Originally Posted by Kukuforguns
Perhaps I need to be more explicit. The 7th Circuit's decision in McDonald
(not to mention Chicago's laws) indicate that the 7th Circuit is not a friend of the RKBA. Nevertheless, following McDonald
, the 7th Circuit issued the Ezell
opinion, which is much less antagonistic to the RKBA. As you say, it ruled in favor of the RKBA. By issuing that order -- an order that is inconsistent with the perceived inclinations of the 7th Circuit -- the 7th Circuit swallowed a bitter pill
. It did something it did not like -- it ruled in favor of the RKBA. In other words, Ezell
is evidence for the proposition that, in the context of the RKBA, federal courts are able to put aside personal feelings.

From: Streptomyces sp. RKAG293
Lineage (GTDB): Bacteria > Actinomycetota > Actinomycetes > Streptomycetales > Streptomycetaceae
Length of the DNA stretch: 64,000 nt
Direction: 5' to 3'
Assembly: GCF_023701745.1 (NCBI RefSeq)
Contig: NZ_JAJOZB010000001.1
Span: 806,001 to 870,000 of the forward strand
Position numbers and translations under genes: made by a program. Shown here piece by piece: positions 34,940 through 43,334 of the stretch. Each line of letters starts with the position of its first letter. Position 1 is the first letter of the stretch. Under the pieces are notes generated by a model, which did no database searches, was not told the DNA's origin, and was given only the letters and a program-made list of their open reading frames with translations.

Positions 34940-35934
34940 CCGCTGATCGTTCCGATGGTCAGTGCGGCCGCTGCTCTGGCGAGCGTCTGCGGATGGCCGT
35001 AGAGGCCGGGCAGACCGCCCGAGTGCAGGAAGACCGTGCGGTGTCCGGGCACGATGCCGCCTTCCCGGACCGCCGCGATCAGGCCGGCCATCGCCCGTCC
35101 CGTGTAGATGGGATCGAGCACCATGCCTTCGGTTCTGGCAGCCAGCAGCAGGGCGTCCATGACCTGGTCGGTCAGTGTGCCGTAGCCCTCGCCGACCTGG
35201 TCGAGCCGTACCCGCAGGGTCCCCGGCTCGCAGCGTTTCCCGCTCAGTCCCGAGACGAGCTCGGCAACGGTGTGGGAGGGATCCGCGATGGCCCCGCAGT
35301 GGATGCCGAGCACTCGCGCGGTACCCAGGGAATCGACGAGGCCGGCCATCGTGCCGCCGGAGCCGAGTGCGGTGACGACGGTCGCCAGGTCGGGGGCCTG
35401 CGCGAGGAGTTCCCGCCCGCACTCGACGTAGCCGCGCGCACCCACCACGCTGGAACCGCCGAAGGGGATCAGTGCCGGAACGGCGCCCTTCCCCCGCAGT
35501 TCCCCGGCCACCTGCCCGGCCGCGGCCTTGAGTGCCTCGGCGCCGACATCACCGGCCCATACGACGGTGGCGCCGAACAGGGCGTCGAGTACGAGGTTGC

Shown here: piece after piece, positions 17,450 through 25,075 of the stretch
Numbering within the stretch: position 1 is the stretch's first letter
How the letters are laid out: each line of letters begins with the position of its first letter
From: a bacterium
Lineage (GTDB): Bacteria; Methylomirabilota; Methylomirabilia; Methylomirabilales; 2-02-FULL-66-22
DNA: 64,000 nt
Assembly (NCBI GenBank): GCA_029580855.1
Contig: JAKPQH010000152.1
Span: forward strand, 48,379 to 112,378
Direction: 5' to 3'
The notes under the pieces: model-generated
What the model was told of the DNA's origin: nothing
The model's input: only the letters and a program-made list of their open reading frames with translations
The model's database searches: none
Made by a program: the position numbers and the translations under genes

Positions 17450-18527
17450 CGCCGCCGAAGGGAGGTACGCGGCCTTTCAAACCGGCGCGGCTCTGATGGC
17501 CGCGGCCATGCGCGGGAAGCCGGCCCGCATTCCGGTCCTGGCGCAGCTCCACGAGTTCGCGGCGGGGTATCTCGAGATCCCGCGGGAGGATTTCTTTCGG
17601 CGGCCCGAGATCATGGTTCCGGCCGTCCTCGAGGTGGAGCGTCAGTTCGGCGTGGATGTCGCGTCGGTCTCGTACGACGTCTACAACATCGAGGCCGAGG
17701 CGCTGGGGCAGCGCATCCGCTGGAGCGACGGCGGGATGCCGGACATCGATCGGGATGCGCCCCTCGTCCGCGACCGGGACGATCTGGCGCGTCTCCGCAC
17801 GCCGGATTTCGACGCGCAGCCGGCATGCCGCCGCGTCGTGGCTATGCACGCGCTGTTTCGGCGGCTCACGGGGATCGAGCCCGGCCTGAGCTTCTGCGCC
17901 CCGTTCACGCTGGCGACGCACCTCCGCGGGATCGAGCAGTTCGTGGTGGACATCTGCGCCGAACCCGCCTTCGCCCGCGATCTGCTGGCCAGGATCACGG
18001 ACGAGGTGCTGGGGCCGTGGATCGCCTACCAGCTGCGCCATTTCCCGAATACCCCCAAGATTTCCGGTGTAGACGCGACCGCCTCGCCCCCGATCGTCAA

That's true, but I would argue that the 7th Circuit has been an outlier in that respect.
The reason I'd argue such is that the 7th Circuit actually heeded and adopted the reasoning behind the Heller
decisions. The majority of the courts have not done this
. Instead, those courts have strictly limited their decision-making process to the holdings
. But per Supreme Court jurisprudence, the holdings themselves are not
the extent of the jurisprudence set forth by the Supreme Court -- the reasoning behind the decisions are also part of the jurisprudence the Court builds. Gura referred, in at least one (and actually several, if I remember right) of his briefs, to a Supreme Court ruling that explicitly states such, but I can't for the life of me remember what brief(s) would have that reference.
Every court in the country which has asserted that the right (either in its entirety or at its core) is limited to the home per Heller
is intentionally going against Supreme Court jurisprudence. This behavior hasn't been the exception, it's been the rule
You can't argue that these courts have been following Supreme Court jurisprudence when they pick and choose which jurisprudence to follow!